BOONE —Appalachian State University’s Department of Theatre and Dance presents Paula Vogel’s Pulitzer Prize-winning drama “How I Learned to Drive” in the intimate I.G. Greer Studio Theatre on campus. This thought-provoking tale for mature audiences runs two weeks with performances Nov. 3-5 and 10-12 at 7:30 p.m. with matinees on Nov. 6 and 13 at 2 p.m. Ticket prices start at $6 for Appalachian students. For more information visit www.theatre.appstate.edu or call the box office at 828-262-3063.
The story chronicles a relationship that, on the surface, society would consider inappropriate. Yet the audience is told the plot in such a genuine way, it is difficult to see an antagonist on stage. With interludes from a Greek chorus, visual projections, and detailed monologues from the main characters, the play’s twisted tale of incest, control, misogyny and pedophilia comes together in a unique performance that uncovers the true complexity of relationships.
This seniors-only cast is directed by lecturer Anna Ward who believes the play’s strength comes in its refusal to pass simple judgment on a complex subject matter and instead engages directly with issues of sexuality and manipulation in the complexity of relationships.
Boone resident Ariel Nicastro, who plays Lil’ Bit, has dealt with dramatic roles before in “Stop Kiss” and “Still Life with Iris,” showing her ability to handle sensitive subject matter with tasteful style. Joseph Watson, who portrays Uncle Peck, who honed his skills with challenging roles in Appalachian’s “Metamorphoses” and “Stop Kiss,” now has the challenging job of revealing the depth of a character whose relationship boundaries are blurred.
Tickets are available in person at the Valborg Theatre box office Monday, Wednesday and Friday from 2-5 p.m. and Tuesday/Thursday from 12:30-5 p.m., or by phone at 828- 262-3063. Prices are $6 for students and youth (ages 6-18), $8 for faculty/staff and seniors, and $10 for adults. More information is available online at www.theatre.appstate.edu.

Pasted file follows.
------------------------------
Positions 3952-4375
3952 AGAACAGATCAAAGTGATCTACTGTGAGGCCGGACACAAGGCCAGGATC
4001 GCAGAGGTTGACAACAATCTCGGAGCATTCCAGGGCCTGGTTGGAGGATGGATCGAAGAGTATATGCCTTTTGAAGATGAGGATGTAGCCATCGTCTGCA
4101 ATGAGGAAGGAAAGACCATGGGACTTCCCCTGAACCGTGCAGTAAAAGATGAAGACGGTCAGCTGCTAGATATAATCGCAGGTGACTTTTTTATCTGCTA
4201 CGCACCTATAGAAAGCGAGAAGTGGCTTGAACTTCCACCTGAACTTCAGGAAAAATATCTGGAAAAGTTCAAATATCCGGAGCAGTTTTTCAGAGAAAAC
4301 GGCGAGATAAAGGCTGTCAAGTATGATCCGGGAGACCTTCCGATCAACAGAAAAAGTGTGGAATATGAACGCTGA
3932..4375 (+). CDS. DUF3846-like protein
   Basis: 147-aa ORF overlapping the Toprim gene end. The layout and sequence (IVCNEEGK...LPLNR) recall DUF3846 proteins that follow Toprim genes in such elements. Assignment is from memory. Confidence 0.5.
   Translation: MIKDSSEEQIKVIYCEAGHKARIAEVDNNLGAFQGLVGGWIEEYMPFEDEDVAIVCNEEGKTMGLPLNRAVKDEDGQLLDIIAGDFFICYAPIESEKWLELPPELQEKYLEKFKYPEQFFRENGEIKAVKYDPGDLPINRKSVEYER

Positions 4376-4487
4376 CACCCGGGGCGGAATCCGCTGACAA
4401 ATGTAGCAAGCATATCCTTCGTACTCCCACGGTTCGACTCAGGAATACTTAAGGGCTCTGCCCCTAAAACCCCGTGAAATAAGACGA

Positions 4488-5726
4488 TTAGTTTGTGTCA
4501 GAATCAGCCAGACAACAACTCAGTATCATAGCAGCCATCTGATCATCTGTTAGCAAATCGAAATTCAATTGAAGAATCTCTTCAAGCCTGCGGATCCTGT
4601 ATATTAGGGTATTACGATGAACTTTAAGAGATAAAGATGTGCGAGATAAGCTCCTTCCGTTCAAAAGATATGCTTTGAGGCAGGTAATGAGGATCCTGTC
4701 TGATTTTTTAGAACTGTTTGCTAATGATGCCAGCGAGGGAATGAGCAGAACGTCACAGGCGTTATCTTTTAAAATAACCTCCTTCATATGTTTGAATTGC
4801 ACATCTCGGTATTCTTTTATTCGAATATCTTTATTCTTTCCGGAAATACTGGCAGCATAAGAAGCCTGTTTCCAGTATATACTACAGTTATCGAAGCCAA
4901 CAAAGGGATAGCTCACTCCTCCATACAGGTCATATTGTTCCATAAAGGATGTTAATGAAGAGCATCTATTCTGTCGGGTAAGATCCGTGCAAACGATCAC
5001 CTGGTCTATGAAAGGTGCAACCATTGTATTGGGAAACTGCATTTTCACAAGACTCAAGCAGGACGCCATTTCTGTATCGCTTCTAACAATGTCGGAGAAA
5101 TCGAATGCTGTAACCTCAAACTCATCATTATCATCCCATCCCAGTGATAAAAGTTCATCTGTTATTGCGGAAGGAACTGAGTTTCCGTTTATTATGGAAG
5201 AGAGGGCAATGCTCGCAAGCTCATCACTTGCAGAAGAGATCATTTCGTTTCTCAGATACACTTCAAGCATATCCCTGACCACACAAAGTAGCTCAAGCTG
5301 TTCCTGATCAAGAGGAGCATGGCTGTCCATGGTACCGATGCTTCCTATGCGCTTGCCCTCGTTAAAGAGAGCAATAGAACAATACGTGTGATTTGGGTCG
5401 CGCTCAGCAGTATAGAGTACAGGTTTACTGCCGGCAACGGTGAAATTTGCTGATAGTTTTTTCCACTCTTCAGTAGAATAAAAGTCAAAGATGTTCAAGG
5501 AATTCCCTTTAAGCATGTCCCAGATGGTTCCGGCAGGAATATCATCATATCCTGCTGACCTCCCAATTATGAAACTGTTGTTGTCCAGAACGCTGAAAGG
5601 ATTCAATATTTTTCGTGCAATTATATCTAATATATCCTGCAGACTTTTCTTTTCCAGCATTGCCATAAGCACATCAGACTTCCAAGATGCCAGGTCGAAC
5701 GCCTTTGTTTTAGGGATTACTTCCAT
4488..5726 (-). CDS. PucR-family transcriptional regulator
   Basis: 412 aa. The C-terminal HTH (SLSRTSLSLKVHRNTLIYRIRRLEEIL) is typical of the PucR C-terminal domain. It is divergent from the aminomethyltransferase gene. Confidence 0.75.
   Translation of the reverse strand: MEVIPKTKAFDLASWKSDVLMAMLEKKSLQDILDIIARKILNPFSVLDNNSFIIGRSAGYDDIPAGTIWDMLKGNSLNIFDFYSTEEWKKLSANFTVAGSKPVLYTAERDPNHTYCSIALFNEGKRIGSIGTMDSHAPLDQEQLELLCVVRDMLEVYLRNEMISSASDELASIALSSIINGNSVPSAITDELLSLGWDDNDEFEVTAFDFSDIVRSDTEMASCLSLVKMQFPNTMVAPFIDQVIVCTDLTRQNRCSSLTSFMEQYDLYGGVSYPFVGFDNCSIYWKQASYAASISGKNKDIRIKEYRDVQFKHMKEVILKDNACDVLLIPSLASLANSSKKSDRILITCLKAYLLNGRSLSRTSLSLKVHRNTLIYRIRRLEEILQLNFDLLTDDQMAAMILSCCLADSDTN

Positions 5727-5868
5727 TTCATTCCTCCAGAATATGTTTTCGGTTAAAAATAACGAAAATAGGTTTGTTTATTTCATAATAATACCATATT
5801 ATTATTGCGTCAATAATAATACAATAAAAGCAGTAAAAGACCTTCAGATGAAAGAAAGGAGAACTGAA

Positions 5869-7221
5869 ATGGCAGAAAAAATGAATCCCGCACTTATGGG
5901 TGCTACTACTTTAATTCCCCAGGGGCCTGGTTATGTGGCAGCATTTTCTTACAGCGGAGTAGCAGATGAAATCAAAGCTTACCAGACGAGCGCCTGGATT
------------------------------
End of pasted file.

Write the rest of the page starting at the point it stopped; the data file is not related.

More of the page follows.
I.G. Greer Studio Theatre is located on the lower level of I.G. Greer Hall, on the building’s east side. The door faces the B.B. Dougherty Administration Building. Parking on campus is available after 5 p.m. in faculty lots, the College Street parking deck near Belk Library and Information Commons after 5:30 p.m. and the Rivers Street parking deck.
The Department of Theatre and Dance is housed in the College of Fine and Applied Arts. Its mission is to provide liberal arts educations for the B.S. degree in teaching theatre arts and B.A. degrees in dance studies or theatre arts. The department also values the opportunity to offer coursework for integrated learning through the arts to the general university student population.
Vital to the support of this mission is a dynamic co-curricular production program that provides exemplary theatre and dance experiences to departmental students, the university community and the region. The departmental philosophy is to support the university’s liberal arts environment through a balanced and integrated emphasis on teaching, creative activity, scholarship, and service.